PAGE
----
Currency Exchange Rate
    • The Currency in Oman is known as the Rial
    • 116. The exchange rate from USD to rials is $1 USD= 0.385 Rials.
    • 117. Introduced as monetary unit of Oman in 1932.
  • 118.
      Cont.
    • Oman seems to be failing on the global economic level because they continue to follow the vicious cycle of “Periphery vs. Core nations.”
    • 119. Oman has a high oil production level, they cease to grow due to their lack of diversification of resources and continue to export low value raw materials and import manufactured goods.
  • 120.
      Oman’s struggle
    • Oman is the oldest independent country in the Arab world, and has a strategically important positioning in the Gulf.
    • 121. Oil production has been a main asset to the success of Oman and 2/3 of all oil production comes from the Middle East.
    • 122. Ex. Resource Curse
    • 123. Ultimately, by 2022 it is said that most of the oil reserves will be depleted and Oman must find new means of commodities other than oil.
  • 124.
      Vision 2020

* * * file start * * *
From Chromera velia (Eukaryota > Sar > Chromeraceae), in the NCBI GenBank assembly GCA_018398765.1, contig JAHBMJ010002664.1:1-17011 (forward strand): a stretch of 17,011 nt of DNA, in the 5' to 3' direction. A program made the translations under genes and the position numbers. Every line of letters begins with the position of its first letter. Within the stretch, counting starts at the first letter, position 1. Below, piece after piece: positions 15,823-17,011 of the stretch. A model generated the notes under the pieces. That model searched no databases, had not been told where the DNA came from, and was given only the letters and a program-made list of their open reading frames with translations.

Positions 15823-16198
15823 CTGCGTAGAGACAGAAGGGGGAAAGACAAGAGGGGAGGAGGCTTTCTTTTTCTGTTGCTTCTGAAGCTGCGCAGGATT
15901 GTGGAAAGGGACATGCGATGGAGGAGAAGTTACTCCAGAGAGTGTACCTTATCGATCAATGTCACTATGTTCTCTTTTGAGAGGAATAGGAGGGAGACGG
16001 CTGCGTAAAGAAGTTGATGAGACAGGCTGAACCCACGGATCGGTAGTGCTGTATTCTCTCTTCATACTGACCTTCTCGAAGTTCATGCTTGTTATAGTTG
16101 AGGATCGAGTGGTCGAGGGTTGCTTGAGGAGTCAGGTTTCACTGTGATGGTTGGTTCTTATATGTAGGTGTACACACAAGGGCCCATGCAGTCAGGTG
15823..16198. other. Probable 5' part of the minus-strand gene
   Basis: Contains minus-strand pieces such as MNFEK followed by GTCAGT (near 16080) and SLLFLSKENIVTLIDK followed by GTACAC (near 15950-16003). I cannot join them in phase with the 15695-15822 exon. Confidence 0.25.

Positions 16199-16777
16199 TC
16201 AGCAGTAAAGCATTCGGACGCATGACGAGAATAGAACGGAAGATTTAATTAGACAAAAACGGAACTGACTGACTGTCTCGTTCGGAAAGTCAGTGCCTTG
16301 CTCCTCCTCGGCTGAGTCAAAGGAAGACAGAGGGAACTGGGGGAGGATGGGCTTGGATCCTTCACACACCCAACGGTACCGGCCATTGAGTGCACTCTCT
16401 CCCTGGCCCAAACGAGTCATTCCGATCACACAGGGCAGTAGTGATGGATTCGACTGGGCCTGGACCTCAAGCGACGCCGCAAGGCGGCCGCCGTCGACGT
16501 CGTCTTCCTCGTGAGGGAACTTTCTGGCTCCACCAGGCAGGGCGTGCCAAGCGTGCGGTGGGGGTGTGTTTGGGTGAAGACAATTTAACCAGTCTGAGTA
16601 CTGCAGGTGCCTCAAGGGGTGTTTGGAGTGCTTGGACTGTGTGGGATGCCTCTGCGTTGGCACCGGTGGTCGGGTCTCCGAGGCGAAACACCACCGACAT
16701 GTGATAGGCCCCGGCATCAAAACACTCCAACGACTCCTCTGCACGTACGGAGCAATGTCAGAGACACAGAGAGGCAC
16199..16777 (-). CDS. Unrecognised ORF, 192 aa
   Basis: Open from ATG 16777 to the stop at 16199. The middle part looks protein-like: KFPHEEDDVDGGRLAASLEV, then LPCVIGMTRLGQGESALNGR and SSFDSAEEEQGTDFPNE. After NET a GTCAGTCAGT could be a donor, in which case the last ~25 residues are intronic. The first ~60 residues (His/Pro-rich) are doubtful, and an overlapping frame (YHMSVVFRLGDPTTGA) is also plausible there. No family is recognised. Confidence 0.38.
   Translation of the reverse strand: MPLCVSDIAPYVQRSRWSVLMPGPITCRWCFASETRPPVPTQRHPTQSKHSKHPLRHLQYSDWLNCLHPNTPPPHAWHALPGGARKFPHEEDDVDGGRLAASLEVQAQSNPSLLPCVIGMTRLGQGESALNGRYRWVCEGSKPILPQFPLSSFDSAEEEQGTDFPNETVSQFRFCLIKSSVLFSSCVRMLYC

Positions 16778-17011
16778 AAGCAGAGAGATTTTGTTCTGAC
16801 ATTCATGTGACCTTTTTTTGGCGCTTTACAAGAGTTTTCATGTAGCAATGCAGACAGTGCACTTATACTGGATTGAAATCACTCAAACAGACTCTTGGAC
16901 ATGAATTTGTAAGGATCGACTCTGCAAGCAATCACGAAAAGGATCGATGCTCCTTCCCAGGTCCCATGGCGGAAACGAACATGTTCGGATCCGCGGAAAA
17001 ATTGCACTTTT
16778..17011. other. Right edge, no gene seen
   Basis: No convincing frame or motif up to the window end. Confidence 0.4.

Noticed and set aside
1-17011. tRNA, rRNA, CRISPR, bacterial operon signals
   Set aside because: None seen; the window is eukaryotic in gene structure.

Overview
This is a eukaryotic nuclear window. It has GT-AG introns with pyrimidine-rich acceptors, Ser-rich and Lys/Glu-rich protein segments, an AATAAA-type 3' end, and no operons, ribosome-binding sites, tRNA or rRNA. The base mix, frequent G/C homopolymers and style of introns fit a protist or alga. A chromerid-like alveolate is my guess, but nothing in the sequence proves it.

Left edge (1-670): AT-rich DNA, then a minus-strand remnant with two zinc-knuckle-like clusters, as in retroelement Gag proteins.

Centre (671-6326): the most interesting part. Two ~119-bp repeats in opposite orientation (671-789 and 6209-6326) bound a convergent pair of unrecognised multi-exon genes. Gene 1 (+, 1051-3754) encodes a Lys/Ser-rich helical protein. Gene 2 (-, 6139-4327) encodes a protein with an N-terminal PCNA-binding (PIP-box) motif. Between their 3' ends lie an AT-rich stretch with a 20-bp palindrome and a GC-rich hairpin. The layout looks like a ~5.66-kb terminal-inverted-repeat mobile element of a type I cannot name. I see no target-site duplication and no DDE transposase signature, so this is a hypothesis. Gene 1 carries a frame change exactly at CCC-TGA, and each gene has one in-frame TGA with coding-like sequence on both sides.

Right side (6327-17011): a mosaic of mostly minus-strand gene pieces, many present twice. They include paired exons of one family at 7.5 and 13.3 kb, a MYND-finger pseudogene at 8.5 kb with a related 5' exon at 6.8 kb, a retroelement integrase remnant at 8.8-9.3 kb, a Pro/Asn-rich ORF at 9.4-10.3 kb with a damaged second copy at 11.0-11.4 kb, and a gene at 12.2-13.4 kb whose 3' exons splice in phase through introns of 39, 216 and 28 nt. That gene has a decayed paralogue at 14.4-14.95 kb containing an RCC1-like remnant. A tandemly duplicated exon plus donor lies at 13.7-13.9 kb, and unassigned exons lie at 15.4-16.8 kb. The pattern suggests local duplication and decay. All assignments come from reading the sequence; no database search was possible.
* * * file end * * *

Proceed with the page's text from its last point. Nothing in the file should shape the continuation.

• Because of dwindling oil reserves, the government is adopting a new development plan that focuses on the diversification, industrialization and privatization while simultaneously reducing the use of oil.
    • 125. This plan the government calls “vision 2020” was adopted in 1996 and is set up to diversify the economy so that the oil sector of the GDP changes from 37% to 9%.
  • 126.
      Objectives of vision 2020
    • 1.diversification of the sources of national income.
    • 127. 2. enable the private sector to participate in development of national economy.
    • 128. 3.Activate market forces and competition
    • 129. 4.increase efficiency in deployment of resources.
    • 130. 5.development and enforcement of capital market.